Distraught Mangan plots return for Oscar
Jimmy Mangan will look to the upcoming Festivals at Fairyhouse and Punchestown to erase the memory of Oscar Delta's galling exit from last week's Foxhunters' Chase at Cheltenham.
Shortly after his 10-year-old jumped the final fence clear of the 2012 hero Salsify, the Conna handler, who won the Aintree Grand National with Monty's Pass 10 years ago, found himself rushing to the track to console his 19-year-old daughter Jane.
The precociously talented seven-pound claimer got unseated when her mount jinked off a straight line halfway up the run-in, leaving Colman Sweeney to secure an unprecedented third win in the race on Salsify.
Jimmy's wife Mary was also captured live on television trying to comfort the distraught rider, as the family mood went from elation to despair in a matter of strides.
Oscar Delta had finished third in the previous two renewals, and the traumatic fashion in which his teenage rider was denied her moment of glory was one of the Festival's most poignant moments.
Nonetheless, the Mangans were quick to point out that their distress paled in comparison to that of JT McNamara.
The previous day, McNamara had been airlifted to Frenchay Hospital in Bristol, where he remains in an induced coma after fracturing his C3 and C4 vertebrae.
"The horse has come home 100pc and Jane didn't get hurt, so it's not the end of the world," Mangan reiterated yesterday.
"When you think about what happened to poor JT, our little problems are nothing."
Mangan revealed that the family had been inundated with support over the past week.
"Even this morning, there were letters from people all over England and even a letter from America," he said. "I think everyone just felt sorry for Jane more than anything. What happened shouldn't have happened, but we'll get over it.
"Jane gave the horse the perfect ride. She hasn't actually ridden a winner of a chase yet, so to do that at the Cheltenham Festival would have been fantastic.
"She nearly did it, unfortunately it wasn't to be, but she's young and gets a lot of support from the likes of Gigginstown, so hopefully she'll get another opportunity and get that Cheltenham win one day."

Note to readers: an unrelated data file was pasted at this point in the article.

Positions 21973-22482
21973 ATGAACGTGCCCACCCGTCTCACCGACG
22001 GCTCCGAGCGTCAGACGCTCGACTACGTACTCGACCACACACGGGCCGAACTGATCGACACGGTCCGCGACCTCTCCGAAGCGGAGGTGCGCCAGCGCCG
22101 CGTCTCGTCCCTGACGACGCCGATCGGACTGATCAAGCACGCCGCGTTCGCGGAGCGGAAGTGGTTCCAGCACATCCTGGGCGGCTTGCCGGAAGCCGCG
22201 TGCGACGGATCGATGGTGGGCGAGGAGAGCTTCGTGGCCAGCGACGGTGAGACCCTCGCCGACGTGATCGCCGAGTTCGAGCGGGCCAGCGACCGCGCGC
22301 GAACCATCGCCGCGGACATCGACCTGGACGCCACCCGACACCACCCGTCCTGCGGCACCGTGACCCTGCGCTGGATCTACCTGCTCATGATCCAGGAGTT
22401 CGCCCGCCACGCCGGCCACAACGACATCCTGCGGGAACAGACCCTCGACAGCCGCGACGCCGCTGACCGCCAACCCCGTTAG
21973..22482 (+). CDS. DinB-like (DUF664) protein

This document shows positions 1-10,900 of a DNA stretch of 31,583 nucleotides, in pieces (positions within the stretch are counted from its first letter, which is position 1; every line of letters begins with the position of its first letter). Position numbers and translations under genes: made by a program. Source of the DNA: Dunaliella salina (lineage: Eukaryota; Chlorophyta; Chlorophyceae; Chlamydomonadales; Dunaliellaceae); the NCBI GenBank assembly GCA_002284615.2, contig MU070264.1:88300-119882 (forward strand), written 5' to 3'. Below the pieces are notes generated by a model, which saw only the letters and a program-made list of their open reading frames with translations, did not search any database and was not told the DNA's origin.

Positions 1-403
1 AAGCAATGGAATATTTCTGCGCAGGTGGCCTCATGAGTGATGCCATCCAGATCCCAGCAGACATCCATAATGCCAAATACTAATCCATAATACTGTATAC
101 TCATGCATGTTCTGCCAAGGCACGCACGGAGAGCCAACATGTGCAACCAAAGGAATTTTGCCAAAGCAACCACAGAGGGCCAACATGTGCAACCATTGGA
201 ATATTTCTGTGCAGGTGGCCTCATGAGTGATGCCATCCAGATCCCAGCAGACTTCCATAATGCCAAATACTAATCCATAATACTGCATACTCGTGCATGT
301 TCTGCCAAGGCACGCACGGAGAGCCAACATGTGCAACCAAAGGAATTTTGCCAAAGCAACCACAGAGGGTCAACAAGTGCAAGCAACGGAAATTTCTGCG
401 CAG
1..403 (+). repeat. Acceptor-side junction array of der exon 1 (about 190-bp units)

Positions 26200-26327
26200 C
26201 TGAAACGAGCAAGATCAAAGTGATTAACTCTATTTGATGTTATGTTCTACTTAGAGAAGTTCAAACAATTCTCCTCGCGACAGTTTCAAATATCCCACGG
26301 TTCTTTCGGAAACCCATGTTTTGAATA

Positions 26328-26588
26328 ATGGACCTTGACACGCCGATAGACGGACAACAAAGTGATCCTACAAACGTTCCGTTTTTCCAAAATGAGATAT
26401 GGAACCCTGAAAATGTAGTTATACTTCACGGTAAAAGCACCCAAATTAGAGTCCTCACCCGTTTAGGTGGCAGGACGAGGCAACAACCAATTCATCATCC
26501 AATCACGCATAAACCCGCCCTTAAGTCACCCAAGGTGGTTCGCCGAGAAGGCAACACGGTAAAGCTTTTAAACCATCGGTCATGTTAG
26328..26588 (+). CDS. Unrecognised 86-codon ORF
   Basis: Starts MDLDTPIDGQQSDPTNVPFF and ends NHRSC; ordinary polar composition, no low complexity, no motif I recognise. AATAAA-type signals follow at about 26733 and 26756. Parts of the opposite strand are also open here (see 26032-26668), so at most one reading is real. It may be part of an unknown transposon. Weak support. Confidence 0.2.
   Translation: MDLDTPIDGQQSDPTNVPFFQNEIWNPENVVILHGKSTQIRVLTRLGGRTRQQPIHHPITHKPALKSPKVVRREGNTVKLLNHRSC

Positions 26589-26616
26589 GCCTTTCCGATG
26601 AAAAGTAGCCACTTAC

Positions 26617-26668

Last year, Oscar Delta capitalised on Salsify's late fall to win the Joseph O'Reilly Memorial Hunters' Chase at Fairyhouse, and the same Easter Tuesday event is under consideration again.
"The options are Fairyhouse and Punchestown," Mangan confirmed.
"I'll only run him if I think he's got a serious chance. Ground is the key to him. On faster ground, Salsify has too much toe, but softer ground gives him a chance."
Oscar Delta began his career with Ray Hurley in Clonakilty. He is owned by Bandon's Karen O'Driscoll, a niece of Edward and Kathleen O'Driscoll, who owned Hurley's 2006 brilliant Foxhunters' victor Whyso Mayo, which was second to the McNamara-ridden Drombeag in 2007.
Cottage Oak, third of the four finishers last Friday, is one of 35 horses that have been entered in the equivalent Foxhunters over Aintree's Grand National fences on April 4.
Willie Mullins' 2011 runner-up Boxer Georg is engaged again, likewise Brian Hamilton's Warne and Ted Walsh's Battlefront, first and third in a decent contest at Fairyhouse last month.
The John Smith's-sponsored event in Liverpool is over two miles and five furlongs, a trip that Hamilton feels will suit his nine-year-old.
"He is quite trip-dependent and that is why we planned to go to Aintree – we never even thought about going to Cheltenham," the Downpatrick handler explained of Warne.
"He is a very good jumper – quick and accurate – and I am hoping he gives a good account of himself. If he jumps round, he would have a good chance."
One rider who won't be taking part in either the Fairyhouse or Aintree hunter chases is Nina Carberry.
On Easter Monday, the leading amateur rider is also set to miss the Ladbrokes Irish Grand National that she won on Organisedconfusion in 2011, as well as the entire Aintree Festival, having received a seven-day ban for her use of the whip on Tofino Bay at Cheltenham.
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